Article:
An ongoing debate in patent law involves the role that “non-practicing entities,” sometimes called “patent trolls” serve in the patent system. Some argue that they serve as valuable market intermediaries and other argue that they are a drain on innovation and an impediment to a well-functioning patent system. In this article, we add to the data available in this debate by conducting an event study that analyzes the market reaction to patent litigation filed by large, “mass-aggregator” NPE entities against large publicly traded companies. This study advances the literature by attempting to reproduce the results of previous event studies done in this area on newer market data and also by subjecting the event study results to more rigorous statistical analysis. In contrast to a previous event study, in our study we found that the market reacted little, if at all, to the patent litigation filed by large NPEs.
This paper is a useful read beyond the empirics. It does a good job explaining the background, the prior study, and critiques of the prior study. It is also circumspect in its critique - focusing more on the inferences to be drawn from the study than the methods. This is a key point: I'm not a fan of event studies for a variety of reasons. But that doesn't mean that I think event studies are somehow unsound methodologically. It just means that our takeaways from them have to be tempered by the limitations. And I've always been troubled that the key takeaways from Bessen, Meurer & Ford were outsized (especially in the media) compared to the method.

But Giudici and Blount embrace the event study, weaknesses and all, and do not find the same results. This, I think, is an important finding and worthy of publicity. That said, there are some critiques, which I'll note after the break.

Natalie Ram: Innovating Criminal Justice

Natalie Ram (Baltimore Law) applies the tools of innovation policy to the problem of criminal justice technology in her latest article, Innovating Criminal Justice (forthcoming in the Northwestern University Law Review), which is worth a read by innovation and criminal law scholars alike. Her dive into privately developed criminal justice technologies—"[f]rom secret stingray devices that can pinpoint a suspect’s location to source code secrecy surrounding alcohol breath test machines, advanced forensic DNA analysis tools, and recidivism risk statistic software"—provides both a useful reminder that optimal innovation policy is context specific and a worrying depiction of the problems that over-reliance on trade secrecy has wrought in this field.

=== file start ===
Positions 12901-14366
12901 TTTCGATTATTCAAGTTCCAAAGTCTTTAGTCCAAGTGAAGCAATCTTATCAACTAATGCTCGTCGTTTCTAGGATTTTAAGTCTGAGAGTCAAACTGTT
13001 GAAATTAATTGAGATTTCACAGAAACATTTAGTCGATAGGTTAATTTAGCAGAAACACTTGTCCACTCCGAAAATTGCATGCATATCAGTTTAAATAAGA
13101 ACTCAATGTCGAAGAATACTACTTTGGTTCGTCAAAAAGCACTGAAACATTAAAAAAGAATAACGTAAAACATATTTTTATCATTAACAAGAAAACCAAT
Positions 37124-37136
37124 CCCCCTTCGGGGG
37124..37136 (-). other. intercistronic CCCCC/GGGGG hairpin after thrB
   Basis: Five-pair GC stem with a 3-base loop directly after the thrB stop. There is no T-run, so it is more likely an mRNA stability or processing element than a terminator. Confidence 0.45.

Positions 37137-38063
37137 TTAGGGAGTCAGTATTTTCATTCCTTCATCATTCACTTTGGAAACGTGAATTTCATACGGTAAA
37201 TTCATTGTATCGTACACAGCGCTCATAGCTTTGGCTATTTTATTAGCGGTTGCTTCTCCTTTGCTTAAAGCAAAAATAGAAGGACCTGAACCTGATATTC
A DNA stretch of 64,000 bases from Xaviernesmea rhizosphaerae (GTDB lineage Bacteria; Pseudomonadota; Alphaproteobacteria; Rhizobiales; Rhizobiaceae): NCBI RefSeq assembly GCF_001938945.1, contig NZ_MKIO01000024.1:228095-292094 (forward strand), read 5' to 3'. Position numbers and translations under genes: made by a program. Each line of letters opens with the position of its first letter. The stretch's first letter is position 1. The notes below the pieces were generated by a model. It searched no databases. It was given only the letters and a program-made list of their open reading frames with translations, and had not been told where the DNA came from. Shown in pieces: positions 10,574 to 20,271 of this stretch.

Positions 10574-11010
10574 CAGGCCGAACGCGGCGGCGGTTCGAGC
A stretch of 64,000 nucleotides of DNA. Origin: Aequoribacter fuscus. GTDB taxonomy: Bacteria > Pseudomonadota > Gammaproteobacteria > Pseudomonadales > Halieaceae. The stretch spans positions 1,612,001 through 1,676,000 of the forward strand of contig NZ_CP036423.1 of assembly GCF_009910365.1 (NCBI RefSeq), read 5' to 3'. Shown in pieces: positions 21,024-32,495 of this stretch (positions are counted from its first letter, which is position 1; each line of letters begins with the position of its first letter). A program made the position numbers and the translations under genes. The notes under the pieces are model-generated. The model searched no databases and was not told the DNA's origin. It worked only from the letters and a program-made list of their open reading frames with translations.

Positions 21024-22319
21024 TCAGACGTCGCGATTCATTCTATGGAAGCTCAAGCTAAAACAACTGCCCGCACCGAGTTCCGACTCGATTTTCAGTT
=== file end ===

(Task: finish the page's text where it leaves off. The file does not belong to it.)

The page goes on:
She recounts how trade secrecy law has often been used to shield criminal justice technologies from outside scrutiny. For example, criminal defense lawyers have been unable to examine the source code for TrueAllele, a private software program for analyzing difficult DNA mixtures. Similarly, the manufacturer of Intoxilyzer, a breath test, has fought efforts for disclosure of its source code. But access to the algorithms and other technical details used for generating incriminating evidence is important for identifying errors and weaknesses, increasing confidence in their reliability (and in the criminal justice system more broadly), and promoting follow-on innovations. Ram also argues that in some cases, secrecy may raise constitutional concerns under the Fourth Amendment, the Due Process Clause, or the Confrontation Clause.

Drawing on the full innovation policy toolbox, Ram argues that contrary to the claims of developers of these technologies, trade secret protection is not essential for the production of useful innovation in this field: "The government has at its disposal a multitude of alternative policy mechanisms to spur innovation, none of which mandate secrecy and most of which will easily accommodate a robust disclosure requirement." Patent law, for example, has the advantage of increased disclosure compared with trade secrecy. Although some of the key technologies Ram discusses are algorithms that may not be patentable subject matter post-Alice, to the extent patent-like protection is desirable, regulatory exclusivities could be created for approved (and disclosed) technologies. R&D tax incentives for such technologies also could be conditioned on public disclosure.